This guest post is by author, educator, and consultant Ray Golarz. For almost 20 years, Dr. Golarz directed work with at-risk children and gangs near Chicago. In addition, he did extensive work with juvenile courts, probation offices, and police departments.
The tragedy of this story is that it is the story of thousands and thousands of hardworking Americans.
Stan and Mary were married in 1953. In 1956, Stan returned home from the Korean War and got a job working on the Lake Erie docks in Cleveland. Soon Mary had their first child. A house became available in a modest neighborhood. With financial help of family they bought it. The house had a basement, kitchen, dining room, a small den, one bathroom and four bedrooms upstairs.
For the first five years after purchasing the house, they bought only the essentials. With any money left over they paid back their relatives.
Ultimately, they had five children who all attended the school down the street — Roosevelt Elementary. It was a school where parents and teachers worked together. Children understood that violating standards would not be tolerated.
Over the years Stan slowly improved their house. A second bathroom was added and in 1963 Stan began remodeling the kitchen, giving Mary a double sink, a window to look out of over her backyard and a larger area for the kitchen table. He finished the kitchen in 1965. In addition, he rewired the basement, built bookshelves in the den and put in a two-car garage. With friends and relatives, Stan laid a concrete driveway on the side of the house back to the garage. By the time he retired, there wasn’t much that hadn’t been rebuilt, repaired or touched up.
After a long, good life together raising their family in that comfortable home, Mary passed away. Stan, shortly thereafter, began getting confused, fell badly a couple of times and then went to live several miles away with a daughter and her husband.
Stan and Mary hadn’t saved a lot. They had spent their money frugally while raising their family. Stan had done most of the home improvements. Mary had cooked, cleaned and helped maintain the condition of their home while she tutored, nursed and gave individualized attention to a growing and maturing family.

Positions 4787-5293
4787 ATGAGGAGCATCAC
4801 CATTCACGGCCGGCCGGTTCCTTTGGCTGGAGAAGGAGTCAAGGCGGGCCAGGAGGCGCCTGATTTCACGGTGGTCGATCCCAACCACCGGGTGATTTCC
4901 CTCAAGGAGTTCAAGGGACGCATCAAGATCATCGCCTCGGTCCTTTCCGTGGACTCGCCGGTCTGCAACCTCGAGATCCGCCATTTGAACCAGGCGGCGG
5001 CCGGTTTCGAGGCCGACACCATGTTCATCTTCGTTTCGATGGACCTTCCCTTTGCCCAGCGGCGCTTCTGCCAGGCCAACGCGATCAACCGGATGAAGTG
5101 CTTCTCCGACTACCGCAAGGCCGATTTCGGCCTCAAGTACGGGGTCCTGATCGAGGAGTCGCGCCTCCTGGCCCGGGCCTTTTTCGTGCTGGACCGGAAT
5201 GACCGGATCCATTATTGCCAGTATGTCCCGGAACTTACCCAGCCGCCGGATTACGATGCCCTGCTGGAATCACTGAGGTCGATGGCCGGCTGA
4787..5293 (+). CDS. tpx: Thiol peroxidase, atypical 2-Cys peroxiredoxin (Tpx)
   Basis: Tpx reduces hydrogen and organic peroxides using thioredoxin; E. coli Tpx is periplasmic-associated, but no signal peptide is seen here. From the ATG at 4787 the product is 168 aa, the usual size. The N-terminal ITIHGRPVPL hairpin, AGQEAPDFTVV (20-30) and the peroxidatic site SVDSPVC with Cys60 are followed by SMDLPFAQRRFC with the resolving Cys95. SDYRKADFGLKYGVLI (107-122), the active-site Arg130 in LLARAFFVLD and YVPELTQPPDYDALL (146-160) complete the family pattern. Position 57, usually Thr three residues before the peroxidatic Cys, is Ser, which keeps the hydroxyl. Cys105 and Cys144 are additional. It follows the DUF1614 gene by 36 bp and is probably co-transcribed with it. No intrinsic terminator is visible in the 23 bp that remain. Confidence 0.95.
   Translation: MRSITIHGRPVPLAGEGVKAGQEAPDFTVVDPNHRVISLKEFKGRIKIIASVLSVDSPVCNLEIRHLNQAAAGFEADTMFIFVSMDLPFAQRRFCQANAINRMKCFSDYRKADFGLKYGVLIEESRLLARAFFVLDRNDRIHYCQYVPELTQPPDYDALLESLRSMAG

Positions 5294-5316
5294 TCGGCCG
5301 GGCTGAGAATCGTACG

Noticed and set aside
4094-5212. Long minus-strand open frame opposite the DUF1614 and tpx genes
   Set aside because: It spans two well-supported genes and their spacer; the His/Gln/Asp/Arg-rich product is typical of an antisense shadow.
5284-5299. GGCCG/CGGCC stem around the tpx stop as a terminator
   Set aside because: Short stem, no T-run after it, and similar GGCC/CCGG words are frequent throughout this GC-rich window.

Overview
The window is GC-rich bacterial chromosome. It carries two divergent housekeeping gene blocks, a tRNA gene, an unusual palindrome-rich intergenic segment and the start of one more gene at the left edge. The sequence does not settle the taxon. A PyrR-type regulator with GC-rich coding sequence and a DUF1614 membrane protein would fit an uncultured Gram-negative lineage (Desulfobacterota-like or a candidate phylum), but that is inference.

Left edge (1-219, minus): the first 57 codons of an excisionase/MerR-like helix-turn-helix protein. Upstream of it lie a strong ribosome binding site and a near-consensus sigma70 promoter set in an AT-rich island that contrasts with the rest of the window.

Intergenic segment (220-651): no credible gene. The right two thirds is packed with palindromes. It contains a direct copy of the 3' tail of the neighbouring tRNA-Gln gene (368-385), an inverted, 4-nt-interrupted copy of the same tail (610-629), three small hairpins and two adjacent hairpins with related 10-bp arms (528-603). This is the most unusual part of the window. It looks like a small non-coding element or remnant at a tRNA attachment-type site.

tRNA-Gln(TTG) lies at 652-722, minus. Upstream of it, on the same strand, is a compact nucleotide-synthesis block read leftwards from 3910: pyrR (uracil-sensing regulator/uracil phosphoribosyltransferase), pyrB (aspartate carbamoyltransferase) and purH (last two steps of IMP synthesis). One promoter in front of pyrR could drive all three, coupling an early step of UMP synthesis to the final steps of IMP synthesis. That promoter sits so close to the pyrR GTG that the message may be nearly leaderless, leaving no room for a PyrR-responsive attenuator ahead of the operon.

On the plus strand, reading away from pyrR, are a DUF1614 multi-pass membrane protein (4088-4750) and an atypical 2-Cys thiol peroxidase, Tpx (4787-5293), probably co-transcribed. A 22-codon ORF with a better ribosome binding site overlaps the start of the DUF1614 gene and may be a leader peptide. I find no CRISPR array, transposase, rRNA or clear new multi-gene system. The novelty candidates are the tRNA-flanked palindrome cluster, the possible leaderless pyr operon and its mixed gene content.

Stan’s only real asset was the house, and now the time had come to sell it. He had kept it in good shape, and its reasonable sale would give to each of his children a small inheritance. So Stan arranged a meeting at the house with a real estate agent.
“Sir, I know the house is in great shape and immaculate but the school down the street has just been given a grade of ‘F’ by the state. So, finding a family willing to buy here will be immensely difficult. You may need to come down at least $40,000 or maybe more if you want to sell.” Stan said nothing. He just dropped his head then walked slowly to the sink and looked out of the window that Mary loved so much.
It was now time to say goodbye to the house and have his daughter drive him back to her home. They stopped for a red light, and from the rear seat of the car he looked out. He could see after-school children laughing and horse-playing as the left Betty J’s corner store, chewing their penny candy on their way home, full of hope and joy as his kids and their friends had done so often years ago. Stan slowly turned from the window and looked forward. He smiled. Nothing of real importance had really changed in the neighborhood.
Maybe someday someone would explain to him exactly what an “F” school was and why it meant that he now practically had to give his house away.